Candidates who do not meet the language proficiency levels above can take the language placement exams to demonstrate their level of proficiency. Competitive applicants typically attain a score of 50 on the French College Level Examination Program CLEP exam or a score of Novice‐High on the American Council on the Teaching of Foreign Languages (ACTFL OPI).
Most Community Health Support Agents live in the village or town where a health post is located. Village populations range from 2,000-5,000 people. A few health Volunteers live in more urban or semi-urban areas. You will have your own room in your host family’s house or your own mud hut in their compound in more rural areas. Your room or hut will include a private latrine or bathroom and bathing area. Although having your own room or hut provides some privacy, adjusting to family life can be a real challenge, albeit one that also brings many benefits.
Senegalese dishes are tasty, usually consisting of a staple of rice, millet, or corn with vegetable sauces, sometimes with meat or fish. There is far less variety than many Americans are accustomed to. Determined vegetarians may maintain their diet, but this further decreases variety. Some Volunteers choose to alter their diets in order to be more culturally aligned with a Senegalese lifestyle.
Utilities vary widely across Volunteer sites. Many Volunteers do not have running water or electricity. Water is collected at a community pump or well, and light comes from oil lamps, candles, or small solar lights. Cell phone coverage is inconsistent or non-existent in some areas. You will be issued a simple cell phone for texting and calling. Internet can sometimes be accessed through 4G for those Volunteers who own a smart phone, although coverage is inconsistent. We recommend that Volunteers come with a laptop. Heat and dust take their toll on electronics, so an inexpensive, hardy machine is recommended.
You will travel in crowded, shared taxis and buses over rough roads for long distances, and by bike, foot or donkey cart for shorter trips.
Peace Corps Volunteers are role models in Senegal. As such, you are expected to model respectful, responsible behavior throughout your 27 months of service. Alcohol, for example, must be used responsibly, especially in any public places and in the community in which you live.
Senegalese pride themselves on being well dressed and a neat, dignified appearance will say a lot about your desire to be accepted as a colleague. During both Pre-Service Training and your Volunteer service, the dress code is business casual. There is a great deal of beautiful cloth available in Senegal, and many Volunteers enjoy having clothing made by local tailors. For women, clothing should not be overly tight and should cover you to below the knee. For men, long shorts are acceptable for manual labor and sports, but otherwise are rarely worn.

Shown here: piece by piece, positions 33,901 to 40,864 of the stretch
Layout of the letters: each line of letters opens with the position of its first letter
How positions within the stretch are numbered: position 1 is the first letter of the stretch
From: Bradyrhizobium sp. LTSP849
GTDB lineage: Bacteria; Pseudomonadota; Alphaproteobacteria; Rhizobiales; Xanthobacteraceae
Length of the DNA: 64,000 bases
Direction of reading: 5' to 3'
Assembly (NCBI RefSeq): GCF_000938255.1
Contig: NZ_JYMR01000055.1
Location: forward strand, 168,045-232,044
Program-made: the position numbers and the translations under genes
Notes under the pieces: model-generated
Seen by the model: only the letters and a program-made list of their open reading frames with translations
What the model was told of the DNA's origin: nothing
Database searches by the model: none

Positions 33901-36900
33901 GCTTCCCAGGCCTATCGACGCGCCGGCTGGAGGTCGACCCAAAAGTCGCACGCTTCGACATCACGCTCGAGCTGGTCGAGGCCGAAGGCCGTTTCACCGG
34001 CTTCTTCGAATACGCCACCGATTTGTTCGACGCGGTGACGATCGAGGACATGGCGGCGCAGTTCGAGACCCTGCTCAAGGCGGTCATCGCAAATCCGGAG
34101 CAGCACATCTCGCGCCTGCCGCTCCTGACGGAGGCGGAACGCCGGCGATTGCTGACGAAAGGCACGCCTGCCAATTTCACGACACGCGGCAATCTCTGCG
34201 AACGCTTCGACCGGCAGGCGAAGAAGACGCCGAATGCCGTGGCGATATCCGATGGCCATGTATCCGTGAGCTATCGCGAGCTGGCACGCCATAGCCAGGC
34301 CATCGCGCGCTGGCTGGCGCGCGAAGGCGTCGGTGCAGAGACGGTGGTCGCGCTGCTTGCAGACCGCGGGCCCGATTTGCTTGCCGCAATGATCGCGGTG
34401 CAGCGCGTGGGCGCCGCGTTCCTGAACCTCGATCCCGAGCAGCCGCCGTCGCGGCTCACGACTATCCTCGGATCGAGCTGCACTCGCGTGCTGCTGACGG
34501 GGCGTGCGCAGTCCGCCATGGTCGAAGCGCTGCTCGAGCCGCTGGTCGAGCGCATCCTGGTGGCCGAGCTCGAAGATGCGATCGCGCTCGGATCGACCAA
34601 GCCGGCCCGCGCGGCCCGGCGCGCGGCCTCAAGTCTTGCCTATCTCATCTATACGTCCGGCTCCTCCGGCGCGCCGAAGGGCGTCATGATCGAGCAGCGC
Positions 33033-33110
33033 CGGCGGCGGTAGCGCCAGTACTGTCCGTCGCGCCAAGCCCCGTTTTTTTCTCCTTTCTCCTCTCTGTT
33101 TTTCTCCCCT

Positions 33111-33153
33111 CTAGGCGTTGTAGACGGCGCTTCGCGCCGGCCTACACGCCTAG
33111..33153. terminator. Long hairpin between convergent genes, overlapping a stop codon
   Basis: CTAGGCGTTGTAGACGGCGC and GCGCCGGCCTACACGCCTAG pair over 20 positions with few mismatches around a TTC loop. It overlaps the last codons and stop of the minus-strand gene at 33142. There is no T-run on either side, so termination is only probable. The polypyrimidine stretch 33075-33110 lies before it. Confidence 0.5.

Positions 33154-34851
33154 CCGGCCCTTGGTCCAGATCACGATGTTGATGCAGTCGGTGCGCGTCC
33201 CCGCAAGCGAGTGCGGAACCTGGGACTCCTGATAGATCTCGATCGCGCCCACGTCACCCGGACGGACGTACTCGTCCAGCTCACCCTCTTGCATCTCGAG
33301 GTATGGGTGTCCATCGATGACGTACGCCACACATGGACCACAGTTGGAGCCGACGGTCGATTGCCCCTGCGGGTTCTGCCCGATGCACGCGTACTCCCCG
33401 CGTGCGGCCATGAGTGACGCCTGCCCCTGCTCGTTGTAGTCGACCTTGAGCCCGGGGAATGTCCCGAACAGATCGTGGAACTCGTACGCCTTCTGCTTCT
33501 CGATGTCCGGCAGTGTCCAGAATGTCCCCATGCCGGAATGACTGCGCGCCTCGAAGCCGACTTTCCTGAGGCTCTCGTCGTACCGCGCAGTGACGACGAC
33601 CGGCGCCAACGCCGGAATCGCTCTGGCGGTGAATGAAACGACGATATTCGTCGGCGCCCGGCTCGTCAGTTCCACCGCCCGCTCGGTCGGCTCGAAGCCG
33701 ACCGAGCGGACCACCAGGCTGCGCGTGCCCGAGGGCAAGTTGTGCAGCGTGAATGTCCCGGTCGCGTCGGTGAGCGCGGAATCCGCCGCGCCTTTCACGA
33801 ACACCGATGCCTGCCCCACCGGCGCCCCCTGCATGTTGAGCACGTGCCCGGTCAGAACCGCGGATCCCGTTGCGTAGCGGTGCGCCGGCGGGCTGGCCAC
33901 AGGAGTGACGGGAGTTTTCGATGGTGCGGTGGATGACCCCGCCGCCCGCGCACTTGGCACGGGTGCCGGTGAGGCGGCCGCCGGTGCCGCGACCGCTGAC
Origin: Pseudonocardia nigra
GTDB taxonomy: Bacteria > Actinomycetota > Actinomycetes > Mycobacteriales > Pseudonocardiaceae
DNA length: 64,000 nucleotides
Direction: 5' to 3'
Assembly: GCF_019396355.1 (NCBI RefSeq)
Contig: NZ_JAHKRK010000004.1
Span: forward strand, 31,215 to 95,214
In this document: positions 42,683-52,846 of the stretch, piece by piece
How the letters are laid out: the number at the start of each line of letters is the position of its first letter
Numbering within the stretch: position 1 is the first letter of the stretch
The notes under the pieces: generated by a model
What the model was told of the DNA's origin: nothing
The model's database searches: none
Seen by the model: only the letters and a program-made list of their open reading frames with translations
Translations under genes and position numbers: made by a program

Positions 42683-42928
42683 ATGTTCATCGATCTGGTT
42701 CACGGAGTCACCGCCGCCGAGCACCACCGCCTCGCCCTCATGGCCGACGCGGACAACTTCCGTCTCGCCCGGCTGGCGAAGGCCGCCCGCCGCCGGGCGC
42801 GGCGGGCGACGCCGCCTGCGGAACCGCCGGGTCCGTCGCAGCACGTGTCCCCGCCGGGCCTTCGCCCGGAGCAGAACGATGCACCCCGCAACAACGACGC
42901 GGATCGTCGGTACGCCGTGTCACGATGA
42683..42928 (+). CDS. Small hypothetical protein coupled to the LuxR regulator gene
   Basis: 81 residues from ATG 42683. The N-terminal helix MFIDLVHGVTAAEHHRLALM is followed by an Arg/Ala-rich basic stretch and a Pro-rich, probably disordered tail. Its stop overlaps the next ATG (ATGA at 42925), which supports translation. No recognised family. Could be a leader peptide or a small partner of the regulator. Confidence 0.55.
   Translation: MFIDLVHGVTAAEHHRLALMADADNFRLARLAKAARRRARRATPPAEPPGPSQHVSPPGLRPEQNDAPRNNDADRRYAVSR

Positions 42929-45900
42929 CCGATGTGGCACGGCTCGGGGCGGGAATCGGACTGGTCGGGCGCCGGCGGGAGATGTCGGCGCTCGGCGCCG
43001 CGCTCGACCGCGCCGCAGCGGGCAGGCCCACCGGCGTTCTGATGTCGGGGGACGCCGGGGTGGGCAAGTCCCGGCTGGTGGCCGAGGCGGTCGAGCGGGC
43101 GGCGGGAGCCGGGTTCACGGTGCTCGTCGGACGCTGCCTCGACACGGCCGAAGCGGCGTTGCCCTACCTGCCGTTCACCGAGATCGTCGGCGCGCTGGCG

In order to build trust with the people you are here to serve, you must respect cultural norms and practices. For example, greeting everyone in the office every morning is essential to gaining the respect of your co-workers and community members.
Through inclusive recruitment and retention of staff and Volunteers, the Peace Corps seeks to reflect the rich diversity of the United States and bring diverse perspectives and solutions to development issues. Volunteers who are of an American racial, ethnic, or national minority or whose religious or spiritual beliefs differ from the majority may experience curiosity and unwanted attention from Senegalese nationals. Lesbian, gay, bisexual, transgender and queer (LGBTQ) Volunteers are welcomed within the Peace Corps Volunteer and staff community, and many LGBTQ Volunteers have served here successfully. However, same-sex sexual activity is criminalized by Senegalese legal code and punishable by imprisonment in Senegal. Culturally, LGBTQ people are not well accepted in Senegal, and LGBTQ Volunteers cannot safely serve openly. Please refer to the U.S. Department of State’s travel page for more information.
Learn more about the Volunteer experience in Senegal: Get detailed information on culture, communications, housing, and safety — including crime statistics [PDF] — in order to make a well-informed decision about serving.
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Couples will live together throughout Pre-Service Training as well as throughout Peace Corps service. Couples, just like all other Volunteers, are required to live with a host family for the entire 27-months.
Before you apply, please review Medical Information for Applicants to learn about the clearance process and other health conditions that are difficult to accommodate in Peace Corps service.